I saw a lady walk by when I got out of the cab. Her name was Maude, and the first thing she asked me was, “Did you run away?”

I said, “No, ma’am.” And I kept asking her if she had a room to rent. Finally that lady said she had a mother-in-law in a wheelchair about a block away. “Maybe you can stay there, because she’s holy and righteous,” she said. And I did, and she was.

Early mornings, I’d go look for work right here by the R.J. Reynolds tobacco plant. You had a lot of little restaurants around there because of those thou- sands of people. Well, there was this little place on the corner, where a lady had already said I was too young. So
I decided to go see her at home when she was sick.

“You’re too young, honey, what can you cook?” she said.

I wanted that job so bad! So I said, “Well, who is gonna cook the food for lunch?”

Pretty soon, she’s send me to the restaurant to help the salad lady. When I got there, I saw this high sink was filled with dishes, and I couldn’t even reach the sink! So I looked out back, and there were some Coca-Cola crates, and I kept piling them up until I could reach the sink.

I washed those dishes, and after that, I took the chops out of the icebox, and I made chops and I made steaks. You know how you take the steak and flatten it out and then fry them off and then make gravy? You talk about something good.

I even started making the slaw my own way that day, and pretty soon the salad lady made it that way. When I started there, I couldn’t even lift the frying pan down without someone helping me!

That was the beginning of what I’m doing now. I learned a lot from Mrs. Smith, and I loved her. The only day I wouldn’t go work there was Sunday, but I’d go anyway and sit with her in that little restaurant because that luncheonette was her life.

I think I learned how to cook the best food in the world between Mrs. Smith and my grandmama, and I’m trying to keep my place what our food is about. I try to keep the music that goes with our food, the jazz. I have to pay for the musicians out of the chicken money and it’s hard. And I sing hard. But I’m from staunch stock, and don’t you forget it. —Pamela Strobel

Steamed Shrimp
2 pounds shrimp, unshelled
4 bottles of beer*
Salt and pepper
Tabasco

Melted butter

With kitchen shears or sharp knife make a slit down the back shell
 of each shrimp. Devein but do not shell. If you do not have a shrimp steamer, use a saucepan for the liquid and a wire rack for the shrimp, making sure that the bottom of the rack does not touch the boiling liquid. Pour beer into the bottom part of the steamer or into the saucepan. Bring to a boil. Place the shrimp in the top part of the steamer or the wire rack. Sprinkle with salt, pepper, and Tabasco. Place over the boiling beer, cover tightly, and let steam until the shrimp turn pink—about 15 to 20 minutes**. Arrange shrimp on platter and serve with cups of hot melted butter. Each person will peel his own shrimp and use the butter for dunking. Serves 4.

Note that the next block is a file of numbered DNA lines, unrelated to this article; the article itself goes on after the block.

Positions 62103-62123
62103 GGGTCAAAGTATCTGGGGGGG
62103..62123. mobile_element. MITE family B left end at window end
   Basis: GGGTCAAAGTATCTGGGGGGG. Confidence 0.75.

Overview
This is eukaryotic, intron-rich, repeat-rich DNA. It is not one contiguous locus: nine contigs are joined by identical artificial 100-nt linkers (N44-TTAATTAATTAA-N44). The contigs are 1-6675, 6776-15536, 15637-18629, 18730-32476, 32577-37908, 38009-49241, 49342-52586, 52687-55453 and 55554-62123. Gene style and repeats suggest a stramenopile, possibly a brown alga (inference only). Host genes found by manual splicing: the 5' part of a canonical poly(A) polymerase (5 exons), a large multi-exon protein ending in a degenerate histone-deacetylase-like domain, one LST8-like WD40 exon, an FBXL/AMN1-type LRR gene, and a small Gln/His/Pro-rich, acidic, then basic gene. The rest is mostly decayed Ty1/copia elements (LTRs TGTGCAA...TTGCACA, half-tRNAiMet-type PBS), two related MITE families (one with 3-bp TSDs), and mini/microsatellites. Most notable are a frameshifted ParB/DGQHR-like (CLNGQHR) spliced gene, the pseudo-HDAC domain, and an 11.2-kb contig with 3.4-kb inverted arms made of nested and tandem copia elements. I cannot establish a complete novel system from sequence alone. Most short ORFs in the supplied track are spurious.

EDITORS’ NOTES: This technique of deveining but leaving shells on is super old-school and very special.
*Use a commercial lager like Budweiser or Rheingold.
**Shrimp will turn pink in about 5 to 10 minutes.

I’m in the restaurant
business ’cause I know
cookin’, but there’s
more to it.
I love people. I really

do love people.

There’s a selfishness

in most and a bit of hate and
a little cheatin’—
but if

yuh keep on

smilin’ and

talkin’, the

humanness

do come through

and the lovin’
kindness they

got for somebody

someplace.

Pork Spoon Bread
1 pound ground pork

1 teaspoon salt

1 teaspoon pepper

1/4 teaspoon ground sage
No. 1 can of tomatoes (2 cups)
2 tablespoons minced onion
1 tablespoon minced celery
3/4 cup yellow corn meal
1 cup milk

3 eggs, well beaten

Place the ground pork in frying pan and break up with a fork. Sprinkle with salt, pepper, and sage and mix well. Fry until brown and cooked throughout. Drain o the fat and reserve. Combine tomatoes, onion, and celery in saucepan and let boil for several minutes. Gradually stir in the corn meal*. Cook until thick, stirring constantly. Stir in the milk and heat through. Combine the beaten eggs with the pork, 1/4 cup** of the reserved fat, and the corn meal mixture. Turn into a casserole*** and bake at 375°F for about 45 to 50 minutes****. Serves 4.

*EDITORS’ NOTES: Triple celery and sage; double onion and pepper; use 1/2 teaspoon more salt.
*Add the milk with the corn meal, and add more if necessary.
**Ground pork these days is super lean, so use bacon drippings or vegetable oil to make up the difference.
***A 9-by-11-inch casserole.
****Consider topping with shredded cheese 15 minutes before completion.

Fresh pork sausage

is like a sweet prayer.

It may not bring you anythin’
good

but it make everythin’ bad
a mite easier

to swallow.

Buttermilk Pie
3 eggs, separated

2 cups sugar

½ cup butter

4 tablespoons flour
2 cups buttermilk

1 tablespoon lemon juice
1/2 teaspoon nutmeg

1 9" pie shell, unbaked

Cream together the egg yolks, sugar, and butter thoroughly. Add the flour and beat. Stir in the buttermilk and lemon juice. Beat the egg whites until stiff and fold into the buttermilk mixture. Add nutmeg and pour into pie shell. Bake at 300°F until firm—about 45 to 50 minutes.

Everybody ask
me how come
I kin do all my cookin’
in that closet-
space kitchen.

For anyone been in as
many tight spots 
as I have,
sweetheart, it’s easy
as buttermilk pie.